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Philadelphia

I definitely prefer the sound quality of the DMG but I'm half-tempted to try out a GBA or later to avoid the clicking sound at either end of notes, panning, etc. I find that I sometimes change the way I compose in order to hide it or avoid it, or otherwise I edit the recordings (inserting silences being the most common) because in headphones, it hurts my brain.

Anyone have any creative solutions of their own to circumvent, mitigate, avoid, or cope with this phenomenon? Are there any mods that improve this or is the root problem the sound generation of the chip itself?

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I don't know where all the problems come from, but the signal that comes out of a DMG is quite noisey. What I notice is that many notes start off quite asymmetrical. Or so I remember. Maybe you can correct it I don't know. A highpass filter at around 50hz is not a bad idea.

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Philadelphia
LotZo wrote:

I don't know where all the problems come from, but the signal that comes out of a DMG is quite noisey. What I notice is that many notes start off quite asymmetrical. Or so I remember. Maybe you can correct it I don't know. A highpass filter at around 50hz is not a bad idea.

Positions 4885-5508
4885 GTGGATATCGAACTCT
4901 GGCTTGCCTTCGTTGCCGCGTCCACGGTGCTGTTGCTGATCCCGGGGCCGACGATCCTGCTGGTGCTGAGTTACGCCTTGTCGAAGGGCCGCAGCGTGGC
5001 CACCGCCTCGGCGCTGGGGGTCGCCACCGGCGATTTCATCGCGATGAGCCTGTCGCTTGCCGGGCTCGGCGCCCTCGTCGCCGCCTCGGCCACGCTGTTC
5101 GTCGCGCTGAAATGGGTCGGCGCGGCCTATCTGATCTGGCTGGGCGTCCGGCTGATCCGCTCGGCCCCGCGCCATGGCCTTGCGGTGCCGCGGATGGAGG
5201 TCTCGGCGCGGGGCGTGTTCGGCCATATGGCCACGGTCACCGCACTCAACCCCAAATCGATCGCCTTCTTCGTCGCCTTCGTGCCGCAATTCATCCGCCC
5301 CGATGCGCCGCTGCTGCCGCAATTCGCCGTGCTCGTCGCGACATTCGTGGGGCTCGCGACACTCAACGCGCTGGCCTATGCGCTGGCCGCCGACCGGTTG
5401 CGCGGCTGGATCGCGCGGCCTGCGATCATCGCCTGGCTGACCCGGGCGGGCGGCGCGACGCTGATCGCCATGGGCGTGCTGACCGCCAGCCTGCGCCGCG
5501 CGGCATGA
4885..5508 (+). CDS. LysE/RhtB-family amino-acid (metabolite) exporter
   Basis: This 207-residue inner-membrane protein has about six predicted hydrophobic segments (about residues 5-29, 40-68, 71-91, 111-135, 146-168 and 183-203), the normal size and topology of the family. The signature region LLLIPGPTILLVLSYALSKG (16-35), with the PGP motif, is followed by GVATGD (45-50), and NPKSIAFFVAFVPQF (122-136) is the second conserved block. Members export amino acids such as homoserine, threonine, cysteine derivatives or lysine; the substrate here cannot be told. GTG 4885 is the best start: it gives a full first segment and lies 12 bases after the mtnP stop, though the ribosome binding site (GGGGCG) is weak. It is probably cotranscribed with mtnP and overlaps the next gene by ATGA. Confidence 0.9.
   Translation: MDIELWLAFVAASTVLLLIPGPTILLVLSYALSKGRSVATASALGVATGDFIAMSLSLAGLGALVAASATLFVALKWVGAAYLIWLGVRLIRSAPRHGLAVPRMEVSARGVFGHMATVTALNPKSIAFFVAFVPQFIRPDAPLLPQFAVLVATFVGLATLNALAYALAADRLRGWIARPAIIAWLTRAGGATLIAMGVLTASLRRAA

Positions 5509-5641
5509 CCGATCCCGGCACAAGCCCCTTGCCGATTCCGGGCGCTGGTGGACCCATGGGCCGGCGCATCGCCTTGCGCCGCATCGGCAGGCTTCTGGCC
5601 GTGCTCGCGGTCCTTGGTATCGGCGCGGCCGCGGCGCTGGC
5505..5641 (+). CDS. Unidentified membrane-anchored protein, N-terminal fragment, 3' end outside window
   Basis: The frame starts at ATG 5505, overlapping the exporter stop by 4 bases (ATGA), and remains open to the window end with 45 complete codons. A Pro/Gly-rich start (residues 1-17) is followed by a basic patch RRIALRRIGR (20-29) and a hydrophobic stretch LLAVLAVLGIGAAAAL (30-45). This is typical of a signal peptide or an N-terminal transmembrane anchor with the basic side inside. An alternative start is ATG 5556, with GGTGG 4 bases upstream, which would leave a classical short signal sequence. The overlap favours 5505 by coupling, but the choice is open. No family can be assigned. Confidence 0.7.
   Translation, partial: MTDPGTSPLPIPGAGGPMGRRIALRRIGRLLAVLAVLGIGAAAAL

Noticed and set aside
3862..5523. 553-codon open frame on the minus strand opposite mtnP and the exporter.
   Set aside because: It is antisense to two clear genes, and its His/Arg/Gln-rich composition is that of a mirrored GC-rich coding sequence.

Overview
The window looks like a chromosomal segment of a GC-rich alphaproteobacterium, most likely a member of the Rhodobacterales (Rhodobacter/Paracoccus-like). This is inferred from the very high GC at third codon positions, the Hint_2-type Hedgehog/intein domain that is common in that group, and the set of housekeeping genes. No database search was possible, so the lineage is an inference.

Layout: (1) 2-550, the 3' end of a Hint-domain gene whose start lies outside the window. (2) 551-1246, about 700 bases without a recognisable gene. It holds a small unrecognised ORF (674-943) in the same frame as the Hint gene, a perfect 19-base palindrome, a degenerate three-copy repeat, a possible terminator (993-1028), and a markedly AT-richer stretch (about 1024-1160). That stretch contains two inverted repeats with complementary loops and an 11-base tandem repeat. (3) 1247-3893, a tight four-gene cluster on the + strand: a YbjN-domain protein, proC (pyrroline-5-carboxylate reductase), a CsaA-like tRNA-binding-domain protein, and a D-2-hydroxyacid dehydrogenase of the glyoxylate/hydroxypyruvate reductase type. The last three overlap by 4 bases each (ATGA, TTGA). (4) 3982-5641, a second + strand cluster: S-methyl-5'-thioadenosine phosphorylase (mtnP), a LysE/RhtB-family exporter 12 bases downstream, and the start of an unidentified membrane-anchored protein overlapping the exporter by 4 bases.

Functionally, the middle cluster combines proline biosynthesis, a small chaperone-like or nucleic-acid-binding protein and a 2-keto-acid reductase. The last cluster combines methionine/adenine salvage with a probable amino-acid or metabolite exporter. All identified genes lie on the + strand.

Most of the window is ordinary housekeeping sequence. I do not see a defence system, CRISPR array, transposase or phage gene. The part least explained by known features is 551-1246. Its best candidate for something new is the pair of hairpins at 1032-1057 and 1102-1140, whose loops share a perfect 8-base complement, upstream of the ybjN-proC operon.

Are you referring to the background noise? That's not an issue since it's not noticeable when notes are playing and a pro-sound mod will take care of it.

I was talking about the distinct clicking sound that can be heard at note on and off signals (as well as certain other functions like panning). It's a super short 'burst' that registers as an uptick on the waveform and is very noticeable if there aren't any other loud sounds occurring at the same time.

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Dallas, Texas

While a whole track is playing, this clicking is usually imperceivable. it is a part of the hardware.

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Covering up excessive clicking can be tough.

The basic strategy is to try to reduce the usage and/or frequency of any commands and tables, as these can increase ticking noises and instead rely on instrument settings as much as possible. This doesn't reduce the clicking at the beginning/end of notes unless if you're using commands at that time, but reducing clicking overall makes it less noticable.

Another thing you can do is to try to decrease the resolution of waveforms, because even with silky wave you still get a little bit of clicking when the waveform changes. Again, this won't reduce clicking at the beginning/end of a sound but it helps overall.

Another thing is, as said above, when a whole track is playing it blends in, so if you try to make your track a little more layered that can help. Every little bit helps.

I know those options are not great, but that is part of the challenge. Do not feel bad about removing noise in post production, and when you play live no one will notice. The dirty secret is that a lot of people do it. Recording in the BGB emulator can help because it separates channels, so you can remove noise in each channel appropriately.